B-roll is your friend. If you don't have that shoot with more than one camera. If you don't have that shoot at 1080 and edit in a 720 timeline. That way you can have your 1080 footage sitting at 67% of actual size then jump it to 100% on jump cuts without it looking aweful. You know what I mean? It makes it look like you've got two cameras - one wide and one close-up without losing resolution. Still not pro but it's a little trick to fake two cams.
I've done it with two cams and you can jump around to make it look like four. Scrounge up a little b-roll in the middle to throw them off and you look like a right production company.
DON'T use transitions on a continuos talking head unless there's a clear break in time.
thanks Norma, I actually do that, its a good trick that I saw on youtube
Im afraid I dont have b-roll because their videos its stuff that doctors shoot by themselves, obviously shooting with two cameras is out of the question for them
the only resource Ive got, as far as I can tell, is using transitions between the clips to add a bit more diversity, but Im not sure which transitions I should use and how often
Well then use the 1080 jump method and only use a transition when the subject completely changes and even then only use dip to black. To spice it up use a L cut to have your audio come in while it's still black before the video to add interest. While in the black you can add a sound effect for mood or emphasis or text to drive home the point. Break it up with subtle soundtracks for each block. If it's a doctor talking about cancer very subtally put in some gloomy music but after the fade when he talks about the kids he's helped SUBTALLY put in some happier music. Place a vignette arount the talking head to focus the viewer on the speaker.
Assuming only one interviewee, the two techniques I use to 'mix it up' are B-roll and graphics. Bullet points are especially useful, especially if animated.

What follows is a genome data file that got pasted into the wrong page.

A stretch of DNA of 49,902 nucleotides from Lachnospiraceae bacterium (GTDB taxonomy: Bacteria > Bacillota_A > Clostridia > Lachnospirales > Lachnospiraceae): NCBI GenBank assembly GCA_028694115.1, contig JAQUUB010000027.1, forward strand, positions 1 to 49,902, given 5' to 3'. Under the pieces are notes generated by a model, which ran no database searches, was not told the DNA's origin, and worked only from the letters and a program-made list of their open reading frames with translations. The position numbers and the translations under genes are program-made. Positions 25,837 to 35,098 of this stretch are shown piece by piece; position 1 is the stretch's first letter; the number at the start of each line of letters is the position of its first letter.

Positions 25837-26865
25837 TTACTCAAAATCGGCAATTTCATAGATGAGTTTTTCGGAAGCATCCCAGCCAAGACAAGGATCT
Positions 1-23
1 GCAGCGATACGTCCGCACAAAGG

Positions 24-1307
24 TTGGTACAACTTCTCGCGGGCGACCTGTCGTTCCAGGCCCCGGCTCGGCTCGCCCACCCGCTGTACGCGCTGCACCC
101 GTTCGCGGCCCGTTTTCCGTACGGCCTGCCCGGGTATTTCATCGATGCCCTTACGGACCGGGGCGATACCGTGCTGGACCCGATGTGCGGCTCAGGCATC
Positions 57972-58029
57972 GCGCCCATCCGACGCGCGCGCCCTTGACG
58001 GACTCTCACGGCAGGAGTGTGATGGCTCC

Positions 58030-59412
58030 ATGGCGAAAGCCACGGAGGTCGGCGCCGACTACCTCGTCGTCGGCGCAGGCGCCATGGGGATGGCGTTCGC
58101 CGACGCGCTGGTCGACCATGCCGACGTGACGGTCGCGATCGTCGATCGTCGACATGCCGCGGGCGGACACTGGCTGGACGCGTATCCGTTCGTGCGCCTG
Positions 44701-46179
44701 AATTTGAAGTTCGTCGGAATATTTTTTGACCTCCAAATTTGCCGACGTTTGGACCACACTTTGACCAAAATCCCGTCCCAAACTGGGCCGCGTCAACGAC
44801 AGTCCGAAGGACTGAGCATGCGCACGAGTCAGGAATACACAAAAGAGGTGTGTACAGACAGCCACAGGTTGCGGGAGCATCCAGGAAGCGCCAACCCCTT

Having said that, I am of the mindset that this is the kind of business where you get what you pay for. If the Docs don't want to fork over the dough for a professional camera and post production crew, then their video will just not be as good as it could be. Plain and simple.
I like adding text and graphic overlays that illustrate the point. This is especially good if the subject mumbles or the audio is difficult to hear. You actually "hear" it better if you see the words at the same time! Also, think of the cool graphic overlays in something like "Sherlock"! Okay. so you don't have to go *that* overboard but think about the subtle arrows and highlights and pointers they use to draw attention to important parts of the screen. If there are no "important parts of the screen" consider importing graphics or still images that illustrate what the subject is talking about. I've been following a few "Coursera" courses (www.coursera.org) and it's really interesting to see how professors jazz up their lectures (or don't!)
thanks guys and gals
"Bullet points are especially useful, especially if animated."
Jim could you illustrate this point with an example?
I have nothing available for viewing at the moment. On the projects I use that with, the clients weren't mine.